The Most Beautiful Boy in the World (15) |Close-Up Film Review

Dir. Kristina Lindström and Kristian Petri, Sweden, 2021, 94 mins, in English/French/Italian/Japanese/Swedish with subtitles where appropriate

Cast:  Björn Andrésen

Review by Carol Allen

“The most beautiful Boy in the world” was how film director Luchino Visconti chose to describe 15 year old Björn Andrésen, when, after a Europe wide search, the director finally arrived in Sweden, where he found his ideal casting for the role of the angelic looking boy with whom composer Gustav von Aschenbach is obsessed in Visconti’s film Death in Venice.  That though was in 1971.  Kristina Lindström and Kristian Petri set out to discover in their documentary film the man that Björn became and what his life is like now. 

In style the film is somewhat subjective, much of it narrated voice over by Andrésen telling his own story.  The opening shots of an old man walking down a dark, dank corridor remind one of a horror film.  We then meet today’s Björn, now a man in his sixties with flowing grey hair, tired, lined face and sad eyes, when he is about to be thrown out of his flat, which has become a pest ridden junk heap.  A woman describing herself as his girlfriend cleans it up and placates the landlady. 

As the story progresses we return to that fateful audition, where the young Björn is persuaded to strip down to his underpants.  Although we’re told Visconti instructed his crew, who were all gay like himself, that the young star was strictly off limits, there is still something creepy about the then 55 year old director scrutinising and rhapsodising over this beautiful youth as though he were an object and not a boy.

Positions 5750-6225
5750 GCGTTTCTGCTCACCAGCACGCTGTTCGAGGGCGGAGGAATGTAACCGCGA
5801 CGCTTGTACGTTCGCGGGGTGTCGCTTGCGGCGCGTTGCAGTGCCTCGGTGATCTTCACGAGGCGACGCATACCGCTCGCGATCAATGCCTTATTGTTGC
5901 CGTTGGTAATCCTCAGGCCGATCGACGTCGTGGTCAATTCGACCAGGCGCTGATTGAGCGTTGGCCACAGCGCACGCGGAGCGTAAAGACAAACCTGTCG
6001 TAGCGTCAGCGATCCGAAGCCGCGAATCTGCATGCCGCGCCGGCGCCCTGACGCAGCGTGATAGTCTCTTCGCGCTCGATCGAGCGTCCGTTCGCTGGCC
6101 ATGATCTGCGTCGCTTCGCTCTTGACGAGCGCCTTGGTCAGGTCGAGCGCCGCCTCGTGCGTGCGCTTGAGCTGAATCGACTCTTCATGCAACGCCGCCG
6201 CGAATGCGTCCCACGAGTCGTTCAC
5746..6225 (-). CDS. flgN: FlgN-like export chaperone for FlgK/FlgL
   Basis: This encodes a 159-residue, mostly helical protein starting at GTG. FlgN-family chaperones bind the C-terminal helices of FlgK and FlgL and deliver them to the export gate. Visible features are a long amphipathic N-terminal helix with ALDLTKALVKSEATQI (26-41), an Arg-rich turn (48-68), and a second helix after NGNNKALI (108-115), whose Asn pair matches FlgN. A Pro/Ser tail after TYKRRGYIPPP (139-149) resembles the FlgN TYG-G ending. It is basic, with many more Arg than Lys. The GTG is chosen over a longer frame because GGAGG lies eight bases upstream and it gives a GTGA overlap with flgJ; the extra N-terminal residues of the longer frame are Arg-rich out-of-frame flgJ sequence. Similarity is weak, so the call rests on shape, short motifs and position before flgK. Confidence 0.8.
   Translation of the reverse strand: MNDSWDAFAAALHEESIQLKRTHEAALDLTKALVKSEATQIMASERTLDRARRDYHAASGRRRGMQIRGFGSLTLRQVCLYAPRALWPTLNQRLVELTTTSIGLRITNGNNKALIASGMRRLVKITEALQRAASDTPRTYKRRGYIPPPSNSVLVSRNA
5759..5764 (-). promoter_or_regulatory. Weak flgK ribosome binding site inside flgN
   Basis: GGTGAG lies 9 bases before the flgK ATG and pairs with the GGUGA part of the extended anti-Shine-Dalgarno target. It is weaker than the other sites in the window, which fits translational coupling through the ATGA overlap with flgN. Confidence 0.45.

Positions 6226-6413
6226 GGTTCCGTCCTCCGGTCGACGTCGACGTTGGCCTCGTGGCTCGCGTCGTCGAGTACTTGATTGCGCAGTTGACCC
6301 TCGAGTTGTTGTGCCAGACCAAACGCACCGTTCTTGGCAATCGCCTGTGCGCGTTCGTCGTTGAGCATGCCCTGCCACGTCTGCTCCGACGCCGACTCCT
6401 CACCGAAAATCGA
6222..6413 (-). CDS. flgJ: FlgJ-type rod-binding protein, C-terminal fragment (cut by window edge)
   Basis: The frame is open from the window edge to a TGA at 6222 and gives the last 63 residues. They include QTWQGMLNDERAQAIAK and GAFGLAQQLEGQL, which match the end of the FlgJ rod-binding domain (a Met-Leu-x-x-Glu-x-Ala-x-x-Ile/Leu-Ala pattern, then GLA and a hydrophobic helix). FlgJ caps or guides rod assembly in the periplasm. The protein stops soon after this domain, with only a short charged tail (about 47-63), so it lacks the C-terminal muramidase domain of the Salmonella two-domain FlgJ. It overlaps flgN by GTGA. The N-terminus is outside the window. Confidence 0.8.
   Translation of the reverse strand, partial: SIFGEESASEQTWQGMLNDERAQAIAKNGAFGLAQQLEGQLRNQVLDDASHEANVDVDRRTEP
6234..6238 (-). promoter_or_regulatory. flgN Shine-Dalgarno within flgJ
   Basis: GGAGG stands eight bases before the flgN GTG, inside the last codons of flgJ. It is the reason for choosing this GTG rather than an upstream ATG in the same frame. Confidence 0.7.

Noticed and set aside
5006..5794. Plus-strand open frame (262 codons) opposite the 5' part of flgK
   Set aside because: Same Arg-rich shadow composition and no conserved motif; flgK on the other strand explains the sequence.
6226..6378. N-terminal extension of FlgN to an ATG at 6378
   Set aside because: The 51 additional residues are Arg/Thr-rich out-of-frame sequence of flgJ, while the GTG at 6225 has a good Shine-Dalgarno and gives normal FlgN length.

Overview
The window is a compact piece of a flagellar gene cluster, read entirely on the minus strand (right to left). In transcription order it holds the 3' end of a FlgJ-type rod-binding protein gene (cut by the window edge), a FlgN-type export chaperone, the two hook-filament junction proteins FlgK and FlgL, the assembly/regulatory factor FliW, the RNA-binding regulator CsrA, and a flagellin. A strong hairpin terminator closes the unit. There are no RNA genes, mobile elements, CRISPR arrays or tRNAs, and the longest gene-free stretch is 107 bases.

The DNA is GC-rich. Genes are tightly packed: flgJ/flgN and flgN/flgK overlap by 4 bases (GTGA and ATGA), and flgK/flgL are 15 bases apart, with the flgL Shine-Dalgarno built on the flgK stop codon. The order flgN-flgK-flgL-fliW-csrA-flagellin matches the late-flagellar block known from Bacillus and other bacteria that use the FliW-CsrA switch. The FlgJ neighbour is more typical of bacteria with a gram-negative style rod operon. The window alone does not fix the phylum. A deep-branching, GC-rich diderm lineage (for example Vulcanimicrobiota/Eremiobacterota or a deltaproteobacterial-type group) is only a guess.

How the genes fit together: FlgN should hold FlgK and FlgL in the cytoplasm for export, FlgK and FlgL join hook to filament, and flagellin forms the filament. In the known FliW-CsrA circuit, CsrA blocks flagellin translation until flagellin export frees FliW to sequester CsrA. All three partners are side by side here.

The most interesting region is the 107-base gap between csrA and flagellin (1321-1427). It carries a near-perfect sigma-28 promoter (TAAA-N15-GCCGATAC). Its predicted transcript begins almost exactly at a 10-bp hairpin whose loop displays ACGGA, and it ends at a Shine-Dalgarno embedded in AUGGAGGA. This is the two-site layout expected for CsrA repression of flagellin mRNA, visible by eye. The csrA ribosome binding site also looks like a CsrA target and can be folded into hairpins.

How a young person copes with the attention at such an early age depends very much on the background to their childhood.   Björn and his half sister Annike, to whom he still appears to be close, were raised by their maternal grandmother.  Their mother had died under mysterious circumstances when they were children and Björn had no idea who his father was.  Grandma we gather was a bit of a Mrs Worthington, eager to see her grandson as a famous film star. Though what Björn himself really wanted was to become a musician.

He did have a reasonably successful career as an actor though he has described it as “One of the few that started at the absolute top and then worked its way down”.  The fact that he started that career as a sex object for gay men may have contributed to a life which was far from happy.  Little of his film career is shown but we have footage of him as a mature young man with his wife – the marriage ended in divorce.  His son died in infancy, a death for which Björn blames himself and his heavy drinking and he was for many years estranged from his daughter. The most interesting material though is of the elderly Björn’s introspective reflections.  

Lindström and Petri’s film is a fascinating journey through the life of a man who was forever changed by that youthful experience.  As the casting director, Margareta Krantz, who discovered him, put it: “He is fragile. And that is beautiful… on film. You have to be very careful with such children.”  

She was of course correct.  Though arguably you cannot lay the subsequent challenges of Björn’s life entirely at the feet of Visconti.  Much of it is to do with the big question marks that still haunt him today about his mother’s death, the identity of his father and who he, Björn, really is.